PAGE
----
The first mass email campaign was sent 40 years ago. Here’s why we think it’s going to be around in another 40.


On May 3, 1978, a man called Gary Thuerk sent out the first unsolicited mass email in history.

This was before the Internet even existed and at the time you could count on one hand the number of people who had heard of email.

That’s how ahead of the game Thuerk was.

Working as a marketing manager at Digital Equipment Corp., Thuerk sent a ‘mass’ email to 400 customers hoping to get attention for the companies new T-series of VAX systems.

The message was sent out via the ARPAnet (Advanced Research Projects Agency Network) of the US Defense Dept.

Even though the entire message was punched out in capital letters, the plan worked – to some extent.

Thuerk claims that Digital Equipment Corp went on and “sold $13 million or $14 million worth” of the machines through that email campaign. Not bad eh?

Of course, there were some downsides. He received some complaints based on the mass emailing and he earned himself the title of “The Father of Spam”. For the record, that’s not a role you’ll ever see available here at Groupmail 🙂

Anyway, not exactly the best nickname. But Theurk claims there was some research behind his mass spam. He said: “E-spam is a blast of unsolicited email and, or malware to an unqualified list of recipients. It is unwanted by almost all of those who receive it”.

Thankfully, for all of us, that all changed very quickly and Theurk soon got to grips with the real power and value of email. Building trust and reducing spam became a big part of the equation.

Theurk’s e-marketing soon focused on a targeted list of people who he said had “a known or qualified interest in your product, service or the information you are sending.”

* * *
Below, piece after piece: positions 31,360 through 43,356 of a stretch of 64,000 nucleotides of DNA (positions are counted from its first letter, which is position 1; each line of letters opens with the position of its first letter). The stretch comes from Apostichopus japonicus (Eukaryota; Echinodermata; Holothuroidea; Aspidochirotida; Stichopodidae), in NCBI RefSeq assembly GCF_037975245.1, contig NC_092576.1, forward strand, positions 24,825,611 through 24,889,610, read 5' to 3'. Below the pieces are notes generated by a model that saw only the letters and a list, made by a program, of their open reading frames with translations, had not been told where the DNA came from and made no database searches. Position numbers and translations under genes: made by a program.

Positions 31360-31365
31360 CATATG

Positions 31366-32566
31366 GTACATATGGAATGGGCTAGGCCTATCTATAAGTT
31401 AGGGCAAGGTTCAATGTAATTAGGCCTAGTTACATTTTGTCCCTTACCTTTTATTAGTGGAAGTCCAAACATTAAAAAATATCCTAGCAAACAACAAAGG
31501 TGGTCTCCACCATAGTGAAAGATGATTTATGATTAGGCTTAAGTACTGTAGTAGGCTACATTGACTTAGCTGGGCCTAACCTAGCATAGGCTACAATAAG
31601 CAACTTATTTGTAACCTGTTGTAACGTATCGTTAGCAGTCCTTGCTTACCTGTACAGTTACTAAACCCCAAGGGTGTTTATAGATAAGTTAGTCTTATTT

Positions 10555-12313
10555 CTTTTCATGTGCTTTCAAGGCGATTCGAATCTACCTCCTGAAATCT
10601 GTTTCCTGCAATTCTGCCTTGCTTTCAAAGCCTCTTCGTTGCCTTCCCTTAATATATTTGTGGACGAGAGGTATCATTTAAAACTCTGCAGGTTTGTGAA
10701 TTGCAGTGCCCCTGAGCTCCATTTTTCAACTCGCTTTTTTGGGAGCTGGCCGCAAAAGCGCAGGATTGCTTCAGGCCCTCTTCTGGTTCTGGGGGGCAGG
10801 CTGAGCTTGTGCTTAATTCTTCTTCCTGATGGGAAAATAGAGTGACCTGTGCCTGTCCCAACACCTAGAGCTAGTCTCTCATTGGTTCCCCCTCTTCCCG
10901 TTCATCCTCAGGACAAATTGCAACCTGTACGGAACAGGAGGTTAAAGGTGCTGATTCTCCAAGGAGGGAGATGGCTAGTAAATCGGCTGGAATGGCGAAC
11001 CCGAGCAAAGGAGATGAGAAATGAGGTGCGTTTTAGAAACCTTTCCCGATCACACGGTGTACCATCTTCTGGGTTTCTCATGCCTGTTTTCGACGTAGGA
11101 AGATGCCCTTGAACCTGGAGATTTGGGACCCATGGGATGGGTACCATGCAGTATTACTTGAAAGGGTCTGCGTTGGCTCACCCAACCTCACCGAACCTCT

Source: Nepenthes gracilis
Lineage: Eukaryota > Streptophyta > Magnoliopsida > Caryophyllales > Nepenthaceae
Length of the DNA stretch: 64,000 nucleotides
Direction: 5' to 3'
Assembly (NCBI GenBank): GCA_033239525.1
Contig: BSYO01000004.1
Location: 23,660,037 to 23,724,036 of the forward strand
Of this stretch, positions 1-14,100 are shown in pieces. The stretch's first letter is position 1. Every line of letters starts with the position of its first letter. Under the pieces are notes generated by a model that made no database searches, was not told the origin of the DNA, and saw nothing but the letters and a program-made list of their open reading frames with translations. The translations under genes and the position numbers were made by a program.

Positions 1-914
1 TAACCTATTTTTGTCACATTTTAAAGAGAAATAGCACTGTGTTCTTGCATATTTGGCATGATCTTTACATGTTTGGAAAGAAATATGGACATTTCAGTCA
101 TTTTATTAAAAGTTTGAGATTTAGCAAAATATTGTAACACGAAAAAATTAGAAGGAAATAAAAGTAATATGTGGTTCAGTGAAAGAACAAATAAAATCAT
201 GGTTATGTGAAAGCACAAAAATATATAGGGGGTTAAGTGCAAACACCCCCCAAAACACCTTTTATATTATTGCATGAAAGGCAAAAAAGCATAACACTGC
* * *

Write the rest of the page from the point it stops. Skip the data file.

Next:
And considering the amount of product those ‘cold emails’ brought in, it would seem that his explanation was correct.

Almost 40 years later, email has, in some respects, defied the odds and gone from strength to strength.

I believe it will continue to serve businesses for many decades to come. The main reason for that is trust.

Apps and social media channels come and go – just consider the recent backlash against data harvesting with furious users deleting their social media accounts because they no longer trust the platforms.

But it’s a safe bet that most people of all ages have an email address and, by and large, they trust the connection.

Email in its simplest form quickly and effectively gets the message across; there is simply nothing yet worthy of replacing it. It’s an incredibly resilient medium. You can easily opt in and opt out of receiving mails. Transparency is key.

Forty years after Theurk’s mass emailing, it’s testament to the power of email to see that not much has changed.

Spam detectors do a great job – but so too does a considered, engaging and well- designed campaign.

On May 3, raise a toast to Gary Thuerk and keep hitting that send button!

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